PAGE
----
Lt. Gen (Retd.) Assad Durrani said that one should not forget that deterrence is psychological. He also added that second strike capability is an inbuilt feature of nuclear weapons and to make deterrence successful, one only needs to ensure the survivability of a few arsenals. Reflecting upon India’s behavior, he said that India is pursuing the policy of “not talking” since last 10 years. India is a status quo power and delaying or abandoning talks favors them. Their sole strategy is to maintain the status quo. Also Pakistan needs to keep a balance. It cannot completely refrain from the talks as it will further deteriorate the situation, nor can it go ahead without having Kashmir included in the agenda, as it will definitely create troubles on domestic front for Pakistan.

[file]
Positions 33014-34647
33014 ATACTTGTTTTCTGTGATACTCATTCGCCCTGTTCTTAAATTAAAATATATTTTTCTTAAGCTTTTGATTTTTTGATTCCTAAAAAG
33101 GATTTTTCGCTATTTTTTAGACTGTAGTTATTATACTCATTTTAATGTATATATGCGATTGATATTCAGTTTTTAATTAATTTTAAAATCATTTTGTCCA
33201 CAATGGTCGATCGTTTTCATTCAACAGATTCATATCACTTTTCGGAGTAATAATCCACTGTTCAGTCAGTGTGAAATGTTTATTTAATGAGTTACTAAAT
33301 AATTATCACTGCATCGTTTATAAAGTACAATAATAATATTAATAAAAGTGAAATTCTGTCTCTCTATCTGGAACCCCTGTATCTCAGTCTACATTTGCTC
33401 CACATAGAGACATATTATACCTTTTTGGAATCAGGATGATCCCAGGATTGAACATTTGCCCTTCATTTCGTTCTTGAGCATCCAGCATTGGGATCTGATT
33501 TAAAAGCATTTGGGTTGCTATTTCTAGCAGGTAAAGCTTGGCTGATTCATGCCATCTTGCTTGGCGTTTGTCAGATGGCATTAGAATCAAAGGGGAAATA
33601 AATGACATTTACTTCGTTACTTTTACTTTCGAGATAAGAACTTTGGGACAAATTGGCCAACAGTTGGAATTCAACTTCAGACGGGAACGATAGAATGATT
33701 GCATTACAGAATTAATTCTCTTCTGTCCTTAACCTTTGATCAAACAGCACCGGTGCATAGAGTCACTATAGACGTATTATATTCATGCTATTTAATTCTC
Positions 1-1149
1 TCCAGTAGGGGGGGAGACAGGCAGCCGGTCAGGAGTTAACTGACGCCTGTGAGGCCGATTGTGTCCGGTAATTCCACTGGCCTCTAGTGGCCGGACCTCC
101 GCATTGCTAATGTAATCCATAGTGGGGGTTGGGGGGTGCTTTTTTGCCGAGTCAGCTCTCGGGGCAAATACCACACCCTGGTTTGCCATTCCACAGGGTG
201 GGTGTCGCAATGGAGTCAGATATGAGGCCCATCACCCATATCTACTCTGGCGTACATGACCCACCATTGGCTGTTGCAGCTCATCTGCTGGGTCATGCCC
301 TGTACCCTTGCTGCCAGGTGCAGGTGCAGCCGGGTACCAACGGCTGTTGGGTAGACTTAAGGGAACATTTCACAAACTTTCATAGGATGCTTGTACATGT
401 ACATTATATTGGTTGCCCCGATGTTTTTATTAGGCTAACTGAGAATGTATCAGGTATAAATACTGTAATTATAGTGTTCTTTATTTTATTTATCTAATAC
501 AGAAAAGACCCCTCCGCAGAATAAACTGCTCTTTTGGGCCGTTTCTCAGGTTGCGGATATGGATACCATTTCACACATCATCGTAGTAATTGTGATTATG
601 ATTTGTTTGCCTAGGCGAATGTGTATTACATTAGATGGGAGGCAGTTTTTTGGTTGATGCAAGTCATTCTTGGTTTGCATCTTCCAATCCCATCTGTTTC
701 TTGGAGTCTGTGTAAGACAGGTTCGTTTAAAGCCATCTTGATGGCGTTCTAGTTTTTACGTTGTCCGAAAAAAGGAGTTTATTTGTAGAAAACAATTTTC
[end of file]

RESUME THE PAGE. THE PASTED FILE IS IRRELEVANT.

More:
Dr. Zafar Cheema, President SVI, posed a question about Ufa agreement and failure of the NSA level talks. He stated that he finds it strange that in Ufa, the official representatives of both India and Pakistan agreed to hold talks with only single item on the agenda for discussion i.e., terrorism. He was interested to know what happened later on when the Pakistani representatives went back and suddenly decided to include Kashmir in the talks. Were they dictated by someone and told not to go ahead with the scheduled talks without first adding Kashmir in the agenda? He asked both the guest speakers to give their educated and knowledgeable input on this particular issue. Amb.(Retd) Sohail Amin, provided that it was basically the people of Pakistan who resolutely condemned the exclusion of Kashmir issue and advised to make it part of the NSA level talks. Lt. Gen (Retd) Khalid Naeem Lodhi however showed some reluctance in deliberating upon the subject, saying he was not privy to it or any confidential information related to it, hence not in a position to say anything. Amb (Retd) Khalid Mehmood, Chairman Institute of Strategic Studies Islamabad (ISSI) added that there is also a positive aspect to the way things have turned out between India and Pakistan regarding Kashmir. Pakistan has always been pushed into bilateral option over Kashmir by India however it is now India itself who is reluctant to exercise the option of bilateral talks, which ultimately goes in the favor of Pakistan.